Creative Non-fiction / July 2018 (Issue 40: Writing the Philippines)

How I Say Where I'm From When Asked, "Where are you from"?, or Introductions as I Imagine but Don't

by Zola Gonzalez-Macarambon

"Where I'm from, it glistens where the blue of sky touches the sea and the slender lengths of coconuts frame every view." I was introducing myself to class one day, and describing where I'm from, like asked. I was also describing the picture on a bottle of tanning oil, or the montage airlines used to peddle holiday flights. In the next month or so, I would have talked about my country like it was a postcard more times than I cared for.

But they didn't know this. They weren't very good guessers either. I got two "Cook Islands," three "Thailands" and a "Malaysia" on their first try. The first time I was this disingenuous, the discomfort pushed on my bladder. I raised a hand from my seat in the auditorium. I asked permission to go to the toilet. The lecture hall shook with raucous laughter.

If I can't announce pee here, I thought what else could they not be ready for. They've seen wild hair and dark eyes like mine before, but I guess we all blur in the brown dust of earth rising cloud-like as it did every day where I used to walk, the dirt path from my house to the street where the jeepney stops. Brown dust like in a windstorm. Or a typhoon. 

Where I lived, winds blew windows in and brought quiet water so still that it cut the census in half while the city was sleeping. The memory writes itself leaning on one side like an unsteady drunk: Gibugkos nako akong bata ug malong sa akong lawas. Sa balita, gikuso kuso na'g baha ang pikas barangay. I wrapped my child in a malong around me. In the news, the nearest barangay was already under water. In the eye of the storm, the voices of the dead were loud and wrapped around telephone poles.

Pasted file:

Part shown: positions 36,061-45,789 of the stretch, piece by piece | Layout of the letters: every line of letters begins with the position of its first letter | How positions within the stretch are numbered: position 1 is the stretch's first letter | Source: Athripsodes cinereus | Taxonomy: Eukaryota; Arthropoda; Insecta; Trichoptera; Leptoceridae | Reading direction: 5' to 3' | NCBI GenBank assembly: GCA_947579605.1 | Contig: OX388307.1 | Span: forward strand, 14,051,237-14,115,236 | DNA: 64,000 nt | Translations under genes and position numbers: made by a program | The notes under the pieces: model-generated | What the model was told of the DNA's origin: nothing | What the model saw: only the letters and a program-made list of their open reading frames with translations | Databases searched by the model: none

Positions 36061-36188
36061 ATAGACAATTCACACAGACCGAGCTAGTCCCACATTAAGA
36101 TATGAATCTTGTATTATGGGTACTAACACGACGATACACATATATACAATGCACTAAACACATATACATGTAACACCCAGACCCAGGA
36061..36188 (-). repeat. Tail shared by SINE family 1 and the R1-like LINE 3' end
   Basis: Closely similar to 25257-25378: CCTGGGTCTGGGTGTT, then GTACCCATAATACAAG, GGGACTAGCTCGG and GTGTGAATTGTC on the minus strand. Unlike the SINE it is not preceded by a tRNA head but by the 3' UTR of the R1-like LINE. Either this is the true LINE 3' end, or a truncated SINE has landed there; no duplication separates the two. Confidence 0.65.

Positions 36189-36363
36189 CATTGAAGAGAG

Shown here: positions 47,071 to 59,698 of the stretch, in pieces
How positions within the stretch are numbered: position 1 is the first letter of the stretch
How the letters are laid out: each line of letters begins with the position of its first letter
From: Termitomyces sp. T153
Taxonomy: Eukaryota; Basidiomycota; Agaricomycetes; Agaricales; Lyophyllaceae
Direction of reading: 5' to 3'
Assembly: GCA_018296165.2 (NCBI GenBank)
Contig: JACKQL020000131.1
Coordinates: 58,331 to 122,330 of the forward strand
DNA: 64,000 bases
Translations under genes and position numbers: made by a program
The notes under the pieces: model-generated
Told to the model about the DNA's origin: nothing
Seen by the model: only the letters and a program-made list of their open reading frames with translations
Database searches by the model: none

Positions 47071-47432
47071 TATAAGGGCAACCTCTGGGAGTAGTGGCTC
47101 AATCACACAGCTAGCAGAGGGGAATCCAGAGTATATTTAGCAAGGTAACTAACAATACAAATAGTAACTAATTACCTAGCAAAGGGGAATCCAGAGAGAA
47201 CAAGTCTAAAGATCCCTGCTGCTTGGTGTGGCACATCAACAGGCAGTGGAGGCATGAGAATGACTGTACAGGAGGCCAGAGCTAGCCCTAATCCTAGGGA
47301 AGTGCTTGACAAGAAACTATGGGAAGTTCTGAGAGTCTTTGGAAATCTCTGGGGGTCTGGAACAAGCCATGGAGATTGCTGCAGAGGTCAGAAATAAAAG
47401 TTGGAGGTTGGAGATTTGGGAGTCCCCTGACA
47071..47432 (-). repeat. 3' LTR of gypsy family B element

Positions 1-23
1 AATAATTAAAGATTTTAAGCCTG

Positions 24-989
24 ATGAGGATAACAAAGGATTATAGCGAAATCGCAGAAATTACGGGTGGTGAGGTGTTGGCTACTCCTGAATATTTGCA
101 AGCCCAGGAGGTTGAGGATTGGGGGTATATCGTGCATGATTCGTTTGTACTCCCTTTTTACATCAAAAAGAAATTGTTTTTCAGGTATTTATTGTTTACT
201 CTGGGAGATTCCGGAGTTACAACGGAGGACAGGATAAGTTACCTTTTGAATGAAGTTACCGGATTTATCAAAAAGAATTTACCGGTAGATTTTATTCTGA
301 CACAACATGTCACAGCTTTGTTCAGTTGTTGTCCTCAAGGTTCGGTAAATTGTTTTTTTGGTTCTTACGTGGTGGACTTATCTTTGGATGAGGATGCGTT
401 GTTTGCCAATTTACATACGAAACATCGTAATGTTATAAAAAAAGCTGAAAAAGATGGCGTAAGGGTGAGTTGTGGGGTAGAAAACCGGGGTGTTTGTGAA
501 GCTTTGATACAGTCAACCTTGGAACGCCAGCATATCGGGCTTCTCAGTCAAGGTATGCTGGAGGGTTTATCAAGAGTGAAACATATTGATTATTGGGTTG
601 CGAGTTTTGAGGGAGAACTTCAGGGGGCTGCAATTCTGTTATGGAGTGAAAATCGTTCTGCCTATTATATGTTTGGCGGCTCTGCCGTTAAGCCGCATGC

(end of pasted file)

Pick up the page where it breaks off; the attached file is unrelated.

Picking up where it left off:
It is easier to describe water that's been out soaking sunlight. And I wanted to fit in, to sink like a hypodermic needle, sanitised and cool into skins that are pale and translucent like the petals of hibiscus. We squeezed these flowers for bubble juice when I was little and ran around blowing into the curled ends of coconut midribs. In the open fields of low-cost government housing, I cut my toe on the rusty lid of an empty sardine can. I bled it out on a rock that looked white in the noon day sun then splashed around with my friends in the swimming hole by the new neighbours.

We were sure they were witches, the new neighbours. They wore their hair to their knees, and the girls wore hems past their toes. We had mud in our hair, lice. We huddled in the brown water whispering. We decided they were the cats crouched on the lip of our mudhole. Older, I learnt they went to a different church, the kind with dress codes. I spent that night in an emergency room getting tetanus shots, certain of magic.

These days, the news precedes all reputations of country. It saves me the trouble of describing the devil, makes it easy to go right to the slaughter, the sheep, the system. The repetition is ugly but necessary. If I weren't cleaning up what remained of morning tea—let the brown girl from sun and slaughter do the cleaning, but of course—I'd drop some excuse to rush on towards something, like catching the bus or tending to a sick child. Goodbyes, where I'm from, call for a rough itinerary. One time, out of habit, I went, "Bye. I have laundry waiting somewhere." Somebody said, "Oh, good, for extra cash, yeah?" I said, "Oh, no, I mean mine, my own … my pile of unwashed … mine."  She said, "Oh, God, of course. I'm sorry, I'm sorry."

Some days, I think about how far away I've gone. Most days, I'm sure I brought the islands with me. I feel it's weight on my back. I've begun walking with a limp. I can hear the tides rising and falling inside my chest, the fronds of palms poking at my throat.


Website © Cha: An Asian Literary Journal 2007-2018
ISSN 1999-5032
All poems, stories and other contributions copyright to their respective authors unless otherwise noted.